For education at home to succeed, parents must also be willing and able to participate in educating their children at home. Domenech said that a much larger percentage of parents wants their children to learn at school, not home. A large piece of that lies in the quandary of dual-income households. Who will watch the children if both parents work?
Domenech has few answers for how to work through that challenge.
Some populations of children need more attention from teachers and are less likely to excel learning independently, such as special education students, English as a second language students and those who have not mastered reading.
“They need to be in the building,” Domenech said. “Districts are considering prioritizing those students as distance learning isn’t as effective.”
Sending children to school but keeping them spread out and in smaller groups without typical gathering points like gym class and lunchtime in the cafeteria may work in some schools; however, the building’s layout and size makes a difference, as does the number of children attending.
Domenech said that on average about half the children who attend a school would be able to attend at a time; however, 25% would be better. But these are optimistic figures; many schools are overcrowded during normal times.
Other community facilities could be considered, such as rooms at public libraries for instruction or childcare.
School meals would continue regardless of where children spend their day, but extra-curricular activities, particularly those that keep children close to each other, will likely not happen.
Domenech is also considering the social and emotional needs of children, especially considering the stressors of current times. Child abuse may go unnoticed if children aren’t attending school. Signs of abuse or neglect could be missed.
Three kinds of reopening plan
Jeffrey A. Pirozzolo, superintendent of schools for Auburn Enlarged City School District, has been looking to Gov. Cuomo’s office, New York State Department of Health and the state Department of Education for guidance.
“I imagine they’re doing everything they can to get kids in school,” Pirozzolo said. “It’s going to be Cuomo’s call on that. A lot of schools get federal grand money, like Auburn schools. President Trump can pull that money. It’s that political pressure. The governor wants to do what’s healthy and safe for children, but it gets into that piece that if elementary kids cannot go to school, how will parents go to work? It’s a dilemma.”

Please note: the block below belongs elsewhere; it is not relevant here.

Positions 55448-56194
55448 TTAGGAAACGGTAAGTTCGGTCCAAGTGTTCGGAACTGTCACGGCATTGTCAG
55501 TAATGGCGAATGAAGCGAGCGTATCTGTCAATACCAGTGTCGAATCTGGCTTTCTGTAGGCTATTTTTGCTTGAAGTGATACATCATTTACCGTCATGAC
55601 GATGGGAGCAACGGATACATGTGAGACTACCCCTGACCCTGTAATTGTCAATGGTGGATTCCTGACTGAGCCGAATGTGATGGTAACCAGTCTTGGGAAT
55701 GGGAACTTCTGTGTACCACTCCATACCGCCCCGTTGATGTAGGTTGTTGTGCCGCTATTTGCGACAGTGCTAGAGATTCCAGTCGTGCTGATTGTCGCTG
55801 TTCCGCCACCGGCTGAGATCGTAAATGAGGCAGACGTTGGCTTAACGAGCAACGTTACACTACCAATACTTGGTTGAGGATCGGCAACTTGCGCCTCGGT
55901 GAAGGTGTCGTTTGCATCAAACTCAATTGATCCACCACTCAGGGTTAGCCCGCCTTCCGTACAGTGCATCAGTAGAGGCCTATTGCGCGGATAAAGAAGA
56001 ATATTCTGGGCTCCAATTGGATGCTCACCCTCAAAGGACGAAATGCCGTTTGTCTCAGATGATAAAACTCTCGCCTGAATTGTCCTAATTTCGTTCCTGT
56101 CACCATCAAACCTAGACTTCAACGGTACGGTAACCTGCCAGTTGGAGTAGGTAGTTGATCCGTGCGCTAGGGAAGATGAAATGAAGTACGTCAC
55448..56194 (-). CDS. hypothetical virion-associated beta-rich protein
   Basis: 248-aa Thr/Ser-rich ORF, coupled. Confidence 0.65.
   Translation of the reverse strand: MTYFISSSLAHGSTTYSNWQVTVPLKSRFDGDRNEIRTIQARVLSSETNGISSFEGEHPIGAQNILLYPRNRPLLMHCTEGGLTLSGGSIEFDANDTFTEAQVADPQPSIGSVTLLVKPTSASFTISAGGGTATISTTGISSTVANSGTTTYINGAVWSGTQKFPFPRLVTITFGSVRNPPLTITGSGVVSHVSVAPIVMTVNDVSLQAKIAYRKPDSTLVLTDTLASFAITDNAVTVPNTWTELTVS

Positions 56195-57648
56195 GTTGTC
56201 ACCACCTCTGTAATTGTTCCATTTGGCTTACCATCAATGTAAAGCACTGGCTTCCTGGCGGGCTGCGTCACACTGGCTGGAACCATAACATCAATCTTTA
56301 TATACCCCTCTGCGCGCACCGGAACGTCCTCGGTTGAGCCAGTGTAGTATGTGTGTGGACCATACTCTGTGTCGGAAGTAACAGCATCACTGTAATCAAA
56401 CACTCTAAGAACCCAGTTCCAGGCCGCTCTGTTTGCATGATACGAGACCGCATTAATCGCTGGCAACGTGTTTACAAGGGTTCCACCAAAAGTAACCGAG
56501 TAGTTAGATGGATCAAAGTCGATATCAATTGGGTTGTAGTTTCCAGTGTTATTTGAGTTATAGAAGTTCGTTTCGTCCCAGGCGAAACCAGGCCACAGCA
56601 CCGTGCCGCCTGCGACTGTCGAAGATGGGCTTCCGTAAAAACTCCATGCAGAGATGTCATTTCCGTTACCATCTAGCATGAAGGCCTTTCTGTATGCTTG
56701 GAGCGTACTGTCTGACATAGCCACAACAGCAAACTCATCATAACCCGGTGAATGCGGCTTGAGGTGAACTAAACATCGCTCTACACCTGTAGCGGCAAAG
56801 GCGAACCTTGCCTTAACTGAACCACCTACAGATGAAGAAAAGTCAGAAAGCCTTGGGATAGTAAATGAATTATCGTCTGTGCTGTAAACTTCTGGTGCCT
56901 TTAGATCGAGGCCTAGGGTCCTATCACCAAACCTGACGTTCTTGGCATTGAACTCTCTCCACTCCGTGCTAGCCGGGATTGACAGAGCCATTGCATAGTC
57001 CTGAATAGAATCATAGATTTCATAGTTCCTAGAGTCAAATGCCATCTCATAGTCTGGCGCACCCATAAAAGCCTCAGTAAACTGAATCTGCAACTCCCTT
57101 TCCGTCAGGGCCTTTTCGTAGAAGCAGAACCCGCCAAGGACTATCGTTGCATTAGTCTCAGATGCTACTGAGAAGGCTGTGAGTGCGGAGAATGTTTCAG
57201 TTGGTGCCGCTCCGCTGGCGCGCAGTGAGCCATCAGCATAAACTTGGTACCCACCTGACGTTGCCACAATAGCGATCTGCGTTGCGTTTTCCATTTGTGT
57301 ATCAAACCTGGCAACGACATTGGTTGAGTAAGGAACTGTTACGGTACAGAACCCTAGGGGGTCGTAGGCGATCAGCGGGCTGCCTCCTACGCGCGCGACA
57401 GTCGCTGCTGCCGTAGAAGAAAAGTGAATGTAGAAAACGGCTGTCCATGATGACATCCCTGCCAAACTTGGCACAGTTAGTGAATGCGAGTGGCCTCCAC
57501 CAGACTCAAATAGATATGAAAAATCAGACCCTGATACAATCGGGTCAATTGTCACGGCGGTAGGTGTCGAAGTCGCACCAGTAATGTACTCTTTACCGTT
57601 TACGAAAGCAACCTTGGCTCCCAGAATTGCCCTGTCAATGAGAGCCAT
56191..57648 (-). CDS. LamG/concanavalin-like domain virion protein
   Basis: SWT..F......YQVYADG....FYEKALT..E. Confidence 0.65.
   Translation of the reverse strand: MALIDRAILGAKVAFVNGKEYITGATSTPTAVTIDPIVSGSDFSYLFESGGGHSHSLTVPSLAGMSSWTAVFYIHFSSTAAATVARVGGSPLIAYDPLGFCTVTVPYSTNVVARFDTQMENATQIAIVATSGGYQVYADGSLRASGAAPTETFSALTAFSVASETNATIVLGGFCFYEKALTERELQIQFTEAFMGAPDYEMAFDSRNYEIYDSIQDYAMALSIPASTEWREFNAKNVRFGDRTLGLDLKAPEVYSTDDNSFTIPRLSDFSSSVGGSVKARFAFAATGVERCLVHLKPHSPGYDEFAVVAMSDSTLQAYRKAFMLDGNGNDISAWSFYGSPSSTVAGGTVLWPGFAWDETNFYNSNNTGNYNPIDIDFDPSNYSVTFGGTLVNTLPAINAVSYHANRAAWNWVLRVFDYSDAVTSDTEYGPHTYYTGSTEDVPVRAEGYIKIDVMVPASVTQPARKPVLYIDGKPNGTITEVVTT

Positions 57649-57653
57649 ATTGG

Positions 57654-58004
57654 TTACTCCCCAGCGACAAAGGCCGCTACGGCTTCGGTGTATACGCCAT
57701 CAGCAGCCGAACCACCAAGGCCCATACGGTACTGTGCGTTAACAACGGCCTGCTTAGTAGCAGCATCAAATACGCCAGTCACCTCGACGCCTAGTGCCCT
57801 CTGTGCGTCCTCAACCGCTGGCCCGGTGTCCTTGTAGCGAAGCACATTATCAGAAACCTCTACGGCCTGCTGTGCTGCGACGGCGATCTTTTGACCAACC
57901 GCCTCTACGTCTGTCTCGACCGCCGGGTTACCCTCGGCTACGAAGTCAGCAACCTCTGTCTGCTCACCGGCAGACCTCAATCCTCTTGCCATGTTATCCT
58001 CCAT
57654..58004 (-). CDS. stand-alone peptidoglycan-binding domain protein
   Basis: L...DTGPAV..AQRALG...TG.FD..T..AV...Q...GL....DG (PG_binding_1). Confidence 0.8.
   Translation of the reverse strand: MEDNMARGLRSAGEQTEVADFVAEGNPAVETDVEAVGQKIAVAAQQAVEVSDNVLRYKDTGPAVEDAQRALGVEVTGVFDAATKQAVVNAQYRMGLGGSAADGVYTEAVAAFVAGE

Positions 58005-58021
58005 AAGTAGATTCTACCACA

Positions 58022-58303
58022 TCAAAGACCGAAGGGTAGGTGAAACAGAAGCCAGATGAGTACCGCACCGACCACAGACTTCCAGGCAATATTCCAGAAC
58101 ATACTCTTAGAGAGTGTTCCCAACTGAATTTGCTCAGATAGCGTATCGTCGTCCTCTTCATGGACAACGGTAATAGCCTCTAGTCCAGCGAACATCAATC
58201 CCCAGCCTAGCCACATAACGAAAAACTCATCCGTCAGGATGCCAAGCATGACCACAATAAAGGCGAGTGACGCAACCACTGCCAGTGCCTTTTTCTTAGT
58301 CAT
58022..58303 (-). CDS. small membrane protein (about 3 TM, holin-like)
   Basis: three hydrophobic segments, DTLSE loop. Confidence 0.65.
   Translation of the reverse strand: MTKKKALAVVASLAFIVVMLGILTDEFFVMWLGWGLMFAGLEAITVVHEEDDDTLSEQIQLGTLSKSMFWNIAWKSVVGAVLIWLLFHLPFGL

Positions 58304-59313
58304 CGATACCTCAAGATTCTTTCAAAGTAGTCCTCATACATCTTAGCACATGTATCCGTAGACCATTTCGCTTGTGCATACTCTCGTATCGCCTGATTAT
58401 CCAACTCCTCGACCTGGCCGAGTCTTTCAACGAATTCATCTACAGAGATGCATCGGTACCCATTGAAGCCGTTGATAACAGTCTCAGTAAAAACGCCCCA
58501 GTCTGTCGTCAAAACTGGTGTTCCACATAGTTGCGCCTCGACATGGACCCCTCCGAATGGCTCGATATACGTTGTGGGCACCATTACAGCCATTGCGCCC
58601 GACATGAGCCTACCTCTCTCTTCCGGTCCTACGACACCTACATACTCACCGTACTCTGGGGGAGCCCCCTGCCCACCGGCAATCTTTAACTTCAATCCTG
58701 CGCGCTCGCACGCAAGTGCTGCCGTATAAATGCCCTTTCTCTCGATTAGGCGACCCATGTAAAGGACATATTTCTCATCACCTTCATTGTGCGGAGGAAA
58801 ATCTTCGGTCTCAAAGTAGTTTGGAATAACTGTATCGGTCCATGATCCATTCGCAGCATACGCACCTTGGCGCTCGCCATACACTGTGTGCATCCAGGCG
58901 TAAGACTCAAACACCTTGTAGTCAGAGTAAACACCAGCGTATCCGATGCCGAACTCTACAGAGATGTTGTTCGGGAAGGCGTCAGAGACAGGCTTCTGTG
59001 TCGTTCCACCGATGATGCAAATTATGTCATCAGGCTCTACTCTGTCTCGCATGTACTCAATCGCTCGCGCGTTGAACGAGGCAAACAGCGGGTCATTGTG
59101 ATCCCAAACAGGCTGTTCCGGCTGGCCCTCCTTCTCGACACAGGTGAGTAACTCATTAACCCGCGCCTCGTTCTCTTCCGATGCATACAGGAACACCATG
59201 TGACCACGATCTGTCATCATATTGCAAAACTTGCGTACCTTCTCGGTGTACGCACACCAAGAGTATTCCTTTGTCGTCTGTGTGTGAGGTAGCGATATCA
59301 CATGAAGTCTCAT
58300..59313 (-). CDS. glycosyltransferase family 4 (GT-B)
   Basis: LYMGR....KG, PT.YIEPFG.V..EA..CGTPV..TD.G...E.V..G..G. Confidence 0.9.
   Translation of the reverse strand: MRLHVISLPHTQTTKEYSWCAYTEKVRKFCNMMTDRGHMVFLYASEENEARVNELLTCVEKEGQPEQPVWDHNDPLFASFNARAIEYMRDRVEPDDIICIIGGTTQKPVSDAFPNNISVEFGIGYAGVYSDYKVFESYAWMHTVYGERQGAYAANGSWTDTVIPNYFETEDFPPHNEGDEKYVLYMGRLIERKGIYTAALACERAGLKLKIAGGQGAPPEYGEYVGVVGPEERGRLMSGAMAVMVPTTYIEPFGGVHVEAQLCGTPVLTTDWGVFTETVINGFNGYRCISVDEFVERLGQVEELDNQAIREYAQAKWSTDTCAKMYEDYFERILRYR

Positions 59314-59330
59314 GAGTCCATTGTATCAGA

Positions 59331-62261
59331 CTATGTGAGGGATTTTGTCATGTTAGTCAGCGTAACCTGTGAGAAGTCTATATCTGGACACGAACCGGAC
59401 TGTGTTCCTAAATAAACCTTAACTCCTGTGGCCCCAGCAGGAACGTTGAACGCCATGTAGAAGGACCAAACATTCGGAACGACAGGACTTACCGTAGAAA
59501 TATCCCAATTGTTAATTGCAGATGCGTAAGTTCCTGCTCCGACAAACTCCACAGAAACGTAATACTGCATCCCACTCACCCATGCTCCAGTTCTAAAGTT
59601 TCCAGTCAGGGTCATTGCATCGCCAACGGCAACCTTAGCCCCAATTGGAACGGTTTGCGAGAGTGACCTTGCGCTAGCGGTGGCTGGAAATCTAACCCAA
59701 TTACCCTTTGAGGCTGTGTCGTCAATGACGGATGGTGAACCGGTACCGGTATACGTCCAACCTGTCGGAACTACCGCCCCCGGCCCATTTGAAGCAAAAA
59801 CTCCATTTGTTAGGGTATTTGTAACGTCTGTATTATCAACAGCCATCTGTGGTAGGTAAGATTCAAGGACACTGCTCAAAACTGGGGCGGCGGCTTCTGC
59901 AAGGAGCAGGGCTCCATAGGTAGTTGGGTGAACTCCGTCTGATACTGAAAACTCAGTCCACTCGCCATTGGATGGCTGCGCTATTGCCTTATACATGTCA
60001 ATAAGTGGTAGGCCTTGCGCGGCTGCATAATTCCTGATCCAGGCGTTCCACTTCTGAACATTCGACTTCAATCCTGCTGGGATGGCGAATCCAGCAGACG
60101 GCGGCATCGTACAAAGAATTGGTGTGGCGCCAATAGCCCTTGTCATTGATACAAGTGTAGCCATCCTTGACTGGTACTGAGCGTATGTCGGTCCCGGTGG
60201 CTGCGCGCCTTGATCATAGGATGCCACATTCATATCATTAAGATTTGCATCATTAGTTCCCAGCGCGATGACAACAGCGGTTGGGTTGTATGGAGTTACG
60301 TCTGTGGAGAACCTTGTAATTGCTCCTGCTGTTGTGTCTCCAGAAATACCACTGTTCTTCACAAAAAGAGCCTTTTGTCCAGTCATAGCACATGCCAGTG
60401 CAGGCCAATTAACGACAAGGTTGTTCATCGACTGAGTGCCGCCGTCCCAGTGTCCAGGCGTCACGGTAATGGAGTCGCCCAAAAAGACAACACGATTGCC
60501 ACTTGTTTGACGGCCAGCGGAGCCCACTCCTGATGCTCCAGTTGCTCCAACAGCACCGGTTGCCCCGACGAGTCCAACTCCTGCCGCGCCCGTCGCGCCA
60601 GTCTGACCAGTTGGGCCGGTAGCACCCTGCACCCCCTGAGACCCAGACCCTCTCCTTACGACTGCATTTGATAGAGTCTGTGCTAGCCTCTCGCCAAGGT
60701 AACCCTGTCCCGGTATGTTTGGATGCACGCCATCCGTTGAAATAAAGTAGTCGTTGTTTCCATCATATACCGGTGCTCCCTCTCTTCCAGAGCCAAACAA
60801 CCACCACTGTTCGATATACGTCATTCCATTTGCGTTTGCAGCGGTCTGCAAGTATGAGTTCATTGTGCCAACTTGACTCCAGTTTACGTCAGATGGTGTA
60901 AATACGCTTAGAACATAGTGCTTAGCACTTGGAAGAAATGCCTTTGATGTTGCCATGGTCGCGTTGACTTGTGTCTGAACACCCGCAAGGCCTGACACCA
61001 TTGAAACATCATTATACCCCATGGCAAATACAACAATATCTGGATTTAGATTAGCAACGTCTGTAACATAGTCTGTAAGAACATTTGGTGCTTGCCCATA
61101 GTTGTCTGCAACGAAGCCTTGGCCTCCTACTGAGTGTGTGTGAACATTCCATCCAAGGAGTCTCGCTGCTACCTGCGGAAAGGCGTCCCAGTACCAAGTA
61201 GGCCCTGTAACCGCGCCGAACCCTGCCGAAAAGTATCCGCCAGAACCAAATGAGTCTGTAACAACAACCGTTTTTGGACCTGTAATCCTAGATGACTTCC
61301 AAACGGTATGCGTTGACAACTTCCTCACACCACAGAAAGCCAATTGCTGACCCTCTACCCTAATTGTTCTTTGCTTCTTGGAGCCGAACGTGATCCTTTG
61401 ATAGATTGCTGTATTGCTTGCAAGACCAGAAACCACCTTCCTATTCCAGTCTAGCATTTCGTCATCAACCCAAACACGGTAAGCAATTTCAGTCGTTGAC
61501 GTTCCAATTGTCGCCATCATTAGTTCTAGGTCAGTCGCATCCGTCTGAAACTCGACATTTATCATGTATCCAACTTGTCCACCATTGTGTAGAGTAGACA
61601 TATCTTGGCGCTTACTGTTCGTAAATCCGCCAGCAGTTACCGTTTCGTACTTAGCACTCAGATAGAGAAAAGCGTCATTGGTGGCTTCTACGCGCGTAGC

Although the Auburn school district — like most school districts in Central New York — has started making basic plans and developing strategies, just which direction those strategies will take is up to the guidance offered by the state bodies.
The schools are also considering how the facilities could be reconfigured to accommodate more social distancing, how to meet the needs of younger and special needs students, and how to have physical education, school lunch, and more.
Pirozzolo said that if the number of illnesses spike after reopening, then plans could change yet again.
“It looks like we all should be prepared with the three kinds of reopening plans: traditional, hybrid and the full distance learning,” he added.
He said that it’s not just about the children’s health, but also about their families, school personnel and other members of the community.
“There are life-altering complications of some older adults,” Pirozzolo said, “and those with compromised immune systems. We have 600 employees in Auburn. We have staff members aged 19 through their 80s.”
The schools in the Auburn district have 25 to 30 per class —larger than in some neighboring districts, which have only 15 or so per class — which makes social distancing difficult.
In the Auburn district, 2,500 ride the school busses. Priozzolo counts transportation as one of the big challenges.
In addition to school leadership, he has invited parents in the district to get involved in the planning. Creative ideas like using cafeterias, libraries and gymnasiums for teaching space may be part of the plans. But he said anything will would have to comply whatever guidelines the school receives.
“We want to make sure kids are healthy and safe and we want to make sure kids are back in our school,” Priozzolo said. “The number one thing is to make sure we’re safe and healthy once a vaccine is available.”